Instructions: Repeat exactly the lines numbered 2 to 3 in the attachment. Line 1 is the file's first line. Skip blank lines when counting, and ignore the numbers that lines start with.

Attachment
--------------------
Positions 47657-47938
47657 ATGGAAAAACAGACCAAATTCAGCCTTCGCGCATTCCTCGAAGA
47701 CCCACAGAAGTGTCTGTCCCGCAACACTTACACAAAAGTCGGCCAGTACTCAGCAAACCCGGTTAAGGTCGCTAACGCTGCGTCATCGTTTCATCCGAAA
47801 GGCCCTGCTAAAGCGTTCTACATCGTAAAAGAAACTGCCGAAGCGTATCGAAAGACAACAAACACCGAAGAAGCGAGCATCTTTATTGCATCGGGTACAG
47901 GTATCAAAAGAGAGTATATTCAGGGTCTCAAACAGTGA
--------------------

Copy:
47657 ATGGAAAAACAGACCAAATTCAGCCTTCGCGCATTCCTCGAAGA
47701 CCCACAGAAGTGTCTGTCCCGCAACACTTACACAAAAGTCGGCCAGTACTCAGCAAACCCGGTTAAGGTCGCTAACGCTGCGTCATCGTTTCATCCGAAA